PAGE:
In February 2020 Ofwat published guidance to protect the interests of customers and the financial resilience of water companies. This included strengthened guidance in relation to inter-company loans, stating that Ofwat would only consent to inter-company loans from a water company if the arrangements clearly serve customers’ interests. A number of water companies subsequently took steps to unwind legacy inter-company loans they had had.
Commitments from Yorkshire Water
During our investigation Yorkshire Water entered into a dialogue with its corporate group about the repayment of the loans. As a result, it has secured a repayment plan that will see a staged repayment of the full value of the loans. At least £300m will be repaid by the end of June 2023, a further £200m by the end of March 2025, and the remaining balance (around £440m) by the end of March 2027. This will return significant equity to Yorkshire Water, resulting in a reduction in the company’s gearing and an improvement in the company’s overall financial resilience. These improvements are in the interests of customers.
Yorkshire Water has also committed to reducing its financial regulatory gearing to no higher than 72% by April 2025; to undertake a financial structure review; and to ensure that it will fully consider the company’s performance when making decisions on whether to pay out dividends from the company
Yorkshire Water has also agreed to invest an additional £100m to further reduce spills to the environment from storm overflows. This is additional to investment Yorkshire Water has already committed to deliver by 2025 through its 2020-25 business plan and its commitments in the Government’s Storm Overflow Reduction Plan. This additional investment will target reducing storm overflow spills to an average of 20 spills per storm overflow each year.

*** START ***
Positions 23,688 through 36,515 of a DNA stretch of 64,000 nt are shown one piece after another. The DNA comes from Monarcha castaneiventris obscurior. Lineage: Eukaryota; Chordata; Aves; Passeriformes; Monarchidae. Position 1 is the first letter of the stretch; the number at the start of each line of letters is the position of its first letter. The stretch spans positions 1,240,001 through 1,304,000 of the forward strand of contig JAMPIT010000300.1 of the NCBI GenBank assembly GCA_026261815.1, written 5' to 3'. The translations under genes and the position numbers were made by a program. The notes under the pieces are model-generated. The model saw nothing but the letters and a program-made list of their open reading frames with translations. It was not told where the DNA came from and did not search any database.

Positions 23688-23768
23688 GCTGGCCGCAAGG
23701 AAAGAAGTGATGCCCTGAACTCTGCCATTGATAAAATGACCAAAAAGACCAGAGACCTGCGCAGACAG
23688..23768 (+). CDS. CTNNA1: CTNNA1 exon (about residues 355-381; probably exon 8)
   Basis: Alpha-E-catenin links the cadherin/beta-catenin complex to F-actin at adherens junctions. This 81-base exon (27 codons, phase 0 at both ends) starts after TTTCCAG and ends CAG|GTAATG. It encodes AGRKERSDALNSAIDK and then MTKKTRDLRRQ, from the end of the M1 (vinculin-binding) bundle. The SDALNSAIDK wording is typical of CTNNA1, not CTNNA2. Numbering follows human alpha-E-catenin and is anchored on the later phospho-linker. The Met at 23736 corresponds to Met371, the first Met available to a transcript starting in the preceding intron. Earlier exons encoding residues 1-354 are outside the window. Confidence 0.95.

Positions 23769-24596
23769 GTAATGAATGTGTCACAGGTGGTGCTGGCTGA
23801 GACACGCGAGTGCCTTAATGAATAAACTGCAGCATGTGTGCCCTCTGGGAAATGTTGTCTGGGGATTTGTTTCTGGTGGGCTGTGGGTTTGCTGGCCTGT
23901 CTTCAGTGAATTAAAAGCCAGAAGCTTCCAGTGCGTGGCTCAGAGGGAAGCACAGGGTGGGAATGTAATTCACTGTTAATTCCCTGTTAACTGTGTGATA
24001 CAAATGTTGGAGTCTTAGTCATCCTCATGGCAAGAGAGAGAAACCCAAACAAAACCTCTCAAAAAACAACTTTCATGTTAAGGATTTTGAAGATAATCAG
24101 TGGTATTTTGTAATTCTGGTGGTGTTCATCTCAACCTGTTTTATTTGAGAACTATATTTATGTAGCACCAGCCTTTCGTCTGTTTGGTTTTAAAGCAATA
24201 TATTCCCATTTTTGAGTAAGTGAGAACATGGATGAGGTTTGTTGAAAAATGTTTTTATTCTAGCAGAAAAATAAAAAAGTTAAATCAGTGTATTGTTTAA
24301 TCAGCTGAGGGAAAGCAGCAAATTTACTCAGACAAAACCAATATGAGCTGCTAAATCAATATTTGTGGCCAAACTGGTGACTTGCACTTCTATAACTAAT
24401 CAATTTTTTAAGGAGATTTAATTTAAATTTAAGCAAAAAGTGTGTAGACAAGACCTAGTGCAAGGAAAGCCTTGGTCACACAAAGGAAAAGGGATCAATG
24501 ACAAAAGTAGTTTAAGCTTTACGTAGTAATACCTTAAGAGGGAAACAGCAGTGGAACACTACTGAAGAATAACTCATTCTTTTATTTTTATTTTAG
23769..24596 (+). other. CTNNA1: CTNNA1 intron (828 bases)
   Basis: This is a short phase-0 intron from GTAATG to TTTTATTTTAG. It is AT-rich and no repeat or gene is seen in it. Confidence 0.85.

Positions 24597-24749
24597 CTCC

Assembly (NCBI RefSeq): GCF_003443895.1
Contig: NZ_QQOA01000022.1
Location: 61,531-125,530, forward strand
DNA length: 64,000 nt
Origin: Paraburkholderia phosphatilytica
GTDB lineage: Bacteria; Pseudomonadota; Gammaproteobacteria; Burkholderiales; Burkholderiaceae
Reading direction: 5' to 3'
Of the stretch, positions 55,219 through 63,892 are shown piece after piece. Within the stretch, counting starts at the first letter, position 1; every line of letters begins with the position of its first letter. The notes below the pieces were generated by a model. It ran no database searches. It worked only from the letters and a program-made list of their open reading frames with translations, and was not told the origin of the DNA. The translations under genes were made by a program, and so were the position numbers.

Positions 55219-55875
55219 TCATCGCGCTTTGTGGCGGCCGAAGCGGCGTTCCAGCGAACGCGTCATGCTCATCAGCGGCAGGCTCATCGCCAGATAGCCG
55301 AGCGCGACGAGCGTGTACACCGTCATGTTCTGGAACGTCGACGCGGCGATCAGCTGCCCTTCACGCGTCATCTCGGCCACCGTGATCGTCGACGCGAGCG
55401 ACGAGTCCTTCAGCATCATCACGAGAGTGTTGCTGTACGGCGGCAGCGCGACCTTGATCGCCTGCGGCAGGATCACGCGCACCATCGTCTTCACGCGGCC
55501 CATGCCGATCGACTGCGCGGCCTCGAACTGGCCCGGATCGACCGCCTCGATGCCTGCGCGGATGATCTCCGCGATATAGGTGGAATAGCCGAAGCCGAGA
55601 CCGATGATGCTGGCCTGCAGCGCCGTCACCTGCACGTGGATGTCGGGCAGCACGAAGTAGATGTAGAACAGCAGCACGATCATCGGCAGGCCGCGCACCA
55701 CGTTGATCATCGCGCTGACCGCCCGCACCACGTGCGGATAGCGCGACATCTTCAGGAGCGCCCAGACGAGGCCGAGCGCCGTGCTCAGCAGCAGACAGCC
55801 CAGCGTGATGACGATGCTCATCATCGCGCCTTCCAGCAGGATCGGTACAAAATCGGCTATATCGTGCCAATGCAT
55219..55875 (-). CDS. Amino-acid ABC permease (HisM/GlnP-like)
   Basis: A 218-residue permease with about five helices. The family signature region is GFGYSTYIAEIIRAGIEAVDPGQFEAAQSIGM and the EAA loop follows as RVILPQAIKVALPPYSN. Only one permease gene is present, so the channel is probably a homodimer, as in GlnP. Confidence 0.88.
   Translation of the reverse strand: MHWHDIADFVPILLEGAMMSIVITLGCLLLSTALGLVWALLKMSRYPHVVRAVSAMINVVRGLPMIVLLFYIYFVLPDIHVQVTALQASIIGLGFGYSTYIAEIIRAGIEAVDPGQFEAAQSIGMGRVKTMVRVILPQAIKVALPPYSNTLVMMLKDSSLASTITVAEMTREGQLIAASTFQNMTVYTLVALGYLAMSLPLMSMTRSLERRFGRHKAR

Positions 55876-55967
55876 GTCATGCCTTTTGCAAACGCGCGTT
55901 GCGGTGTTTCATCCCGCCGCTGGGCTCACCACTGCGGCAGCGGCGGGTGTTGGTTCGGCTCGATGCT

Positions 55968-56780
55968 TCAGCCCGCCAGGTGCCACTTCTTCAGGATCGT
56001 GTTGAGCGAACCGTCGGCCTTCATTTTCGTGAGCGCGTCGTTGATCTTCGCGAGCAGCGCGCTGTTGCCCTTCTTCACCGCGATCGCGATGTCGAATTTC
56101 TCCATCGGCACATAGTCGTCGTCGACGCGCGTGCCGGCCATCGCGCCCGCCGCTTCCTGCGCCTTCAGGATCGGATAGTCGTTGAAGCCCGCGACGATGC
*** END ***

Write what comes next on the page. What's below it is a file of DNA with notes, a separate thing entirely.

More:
Yorkshire Water has formally provided these commitments by means of enforceable undertakings under section 19 of the Water Industry Act 1991.
To enable the undertakings to be delivered, Yorkshire Water requested and Ofwat granted a time-limited consent for the loans. This consent is until April 2027 and is conditional on Yorkshire Water delivering the commitments in the undertakings. Ofwat made this decision on basis that it is in the interests of customers for the loans’ repayment plan to have greater certainty, and that package of commitments Yorkshire Water has put forward will improve its overall financial resilience.
We have taken into account the way in which Yorkshire Water has positively engaged on this matter to address our compliance concerns. As a result, we have now closed our investigation. The temporary nature of the loan consent Ofwat has now granted, will enable Ofwat to consider taking further action against Yorkshire Water if it fails to deliver the undertakings it has given.
Wider lessons for water companies
In a long-term sector providing an essential service, such as water, it is vital that companies have ready access to the financial resources they need to deliver their obligations and commitments to customers at all times, both now and into the future. Weak financial resilience puts customer money at risk and undermines the ability of companies to focus on delivering for customers and the environment.
mpanies are responsible for determining an appropriate capital structure and for ensuring that they remain financially resilient. Where we have concerns about their financial position we will intervene to protect customers.
We expect companies to be clear about the financial arrangements that they have in place and to transparently explain how the returns that are paid to shareholders, in the form of dividends take account of their performance for customers and the environment.
Where Ofwat has concerns that a company’s financial arrangements are not in the best interest of customers or could compromise the ability of a company to fulfil its obligations, we will act to protect customers.
Sections 18 – 22 Water Industry Act 1991
Yorkshire Water Undertakings for the purpose of Section 19 of the Water Industry Act 1991
PN 34/22 Yorkshire Water improve financial arrangements because of Ofwat intervention